Green Line warns bird reports inform hunters - "Several new birds observed in Kuwait"

Green Line warns bird reports inform hunters - "Several new birds observed in Kuwait"
A local environmental organization warned that bird observers in Kuwait are inadvertently threatening the safety of migratory birds by releasing updates on their latest observations. The Kuwait Environment Protection Society (KEPS) said in a recent statement that its observation and protection team observed hundreds of birds in Kuwait during the summer. The statement was the latest of periodic updates that KEPS provides throughout birds’ passing season, with details about the kinds of birds and places where they make their stops in Kuwait.

But these sort of updates provide guidelines for bird hunters who are searching for the best locations and times to carry out their illegal practice, the Green Line argued in a statement yesterday. Instead, bird observation teams should release annual documented reports outside the migratory birds’ passing season, the Green Line said. “By rushing reports about observing flocks of birds, their numbers and locations, bird observers play the role of a radar that guides illegal hunters,” the statement reads.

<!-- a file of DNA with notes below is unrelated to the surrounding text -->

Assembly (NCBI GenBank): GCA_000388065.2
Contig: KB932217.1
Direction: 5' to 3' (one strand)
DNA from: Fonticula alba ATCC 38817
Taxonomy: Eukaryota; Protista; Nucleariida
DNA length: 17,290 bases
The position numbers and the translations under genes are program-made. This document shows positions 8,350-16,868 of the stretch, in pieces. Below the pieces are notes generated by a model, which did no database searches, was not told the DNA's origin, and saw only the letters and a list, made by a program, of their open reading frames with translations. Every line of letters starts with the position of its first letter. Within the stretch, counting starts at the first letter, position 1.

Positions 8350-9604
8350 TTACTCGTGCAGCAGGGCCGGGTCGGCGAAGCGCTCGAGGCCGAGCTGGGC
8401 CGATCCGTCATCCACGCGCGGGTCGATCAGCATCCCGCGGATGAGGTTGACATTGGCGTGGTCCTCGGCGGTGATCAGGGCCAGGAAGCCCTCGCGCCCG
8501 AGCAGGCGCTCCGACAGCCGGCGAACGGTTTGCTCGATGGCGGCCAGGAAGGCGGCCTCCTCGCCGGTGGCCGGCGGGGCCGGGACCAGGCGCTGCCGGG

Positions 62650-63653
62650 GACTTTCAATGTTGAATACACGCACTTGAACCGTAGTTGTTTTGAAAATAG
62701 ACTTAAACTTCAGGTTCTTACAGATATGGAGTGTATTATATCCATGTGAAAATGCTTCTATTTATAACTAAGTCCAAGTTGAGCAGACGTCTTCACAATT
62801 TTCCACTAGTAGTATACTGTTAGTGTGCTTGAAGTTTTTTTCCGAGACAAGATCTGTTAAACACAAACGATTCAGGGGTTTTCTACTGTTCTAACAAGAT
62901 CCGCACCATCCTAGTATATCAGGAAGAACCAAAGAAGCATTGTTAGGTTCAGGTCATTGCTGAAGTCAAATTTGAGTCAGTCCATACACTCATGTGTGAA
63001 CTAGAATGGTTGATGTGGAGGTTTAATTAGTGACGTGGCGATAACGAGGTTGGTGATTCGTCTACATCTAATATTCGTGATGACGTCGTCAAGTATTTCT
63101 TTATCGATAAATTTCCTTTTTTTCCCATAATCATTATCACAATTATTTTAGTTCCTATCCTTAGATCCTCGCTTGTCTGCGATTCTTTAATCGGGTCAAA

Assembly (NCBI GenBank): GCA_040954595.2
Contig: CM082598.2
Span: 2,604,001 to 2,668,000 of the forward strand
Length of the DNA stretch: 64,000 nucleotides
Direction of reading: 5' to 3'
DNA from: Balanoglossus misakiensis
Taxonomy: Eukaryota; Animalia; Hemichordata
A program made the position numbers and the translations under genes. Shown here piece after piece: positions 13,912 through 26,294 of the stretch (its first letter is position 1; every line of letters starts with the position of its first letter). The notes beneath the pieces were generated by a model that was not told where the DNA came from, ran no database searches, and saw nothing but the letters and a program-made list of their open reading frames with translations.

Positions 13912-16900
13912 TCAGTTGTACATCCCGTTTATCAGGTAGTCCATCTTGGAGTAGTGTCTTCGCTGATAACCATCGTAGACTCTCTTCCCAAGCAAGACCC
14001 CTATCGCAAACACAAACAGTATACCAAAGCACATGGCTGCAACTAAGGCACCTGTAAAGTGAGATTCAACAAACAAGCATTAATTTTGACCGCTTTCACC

The nongovernmental organization reiterated that the lack of laws which provide proper protection for migratory birds in Kuwait require professional or amatuer photographers to be ‘extra cautious’ when reporting their findings. KEPS had announced Saturday that the list of birds observed in Kuwait from May 1st to August 31st this year increased to 278 different types. The most recent observations include the sooty shearwater, the black tern, the thick-billed lark, the paddyfield warbler and the red knot, KEPS said in a statement.

Plants defy harsh weather
KEPS also announced that several summer plants blossomed during the past few months in Kuwait despite harsh weather conditions that varied between very hot days and others with high humidity. These plants include the chrozophora, the Syrian mesquite, the alhagi, the purslane, the colocynth and the bindii. They all grew in different place around the country despite lack of rainfall, said Moudhi Al-Dousary, Wildlife Protection Committee member at KEPS, in a statement to Kuwait News Agency (KUNA).

Source: Kuwait Times

Green Line warns bird reports inform hunters - "Several new birds observed in Kuwait"

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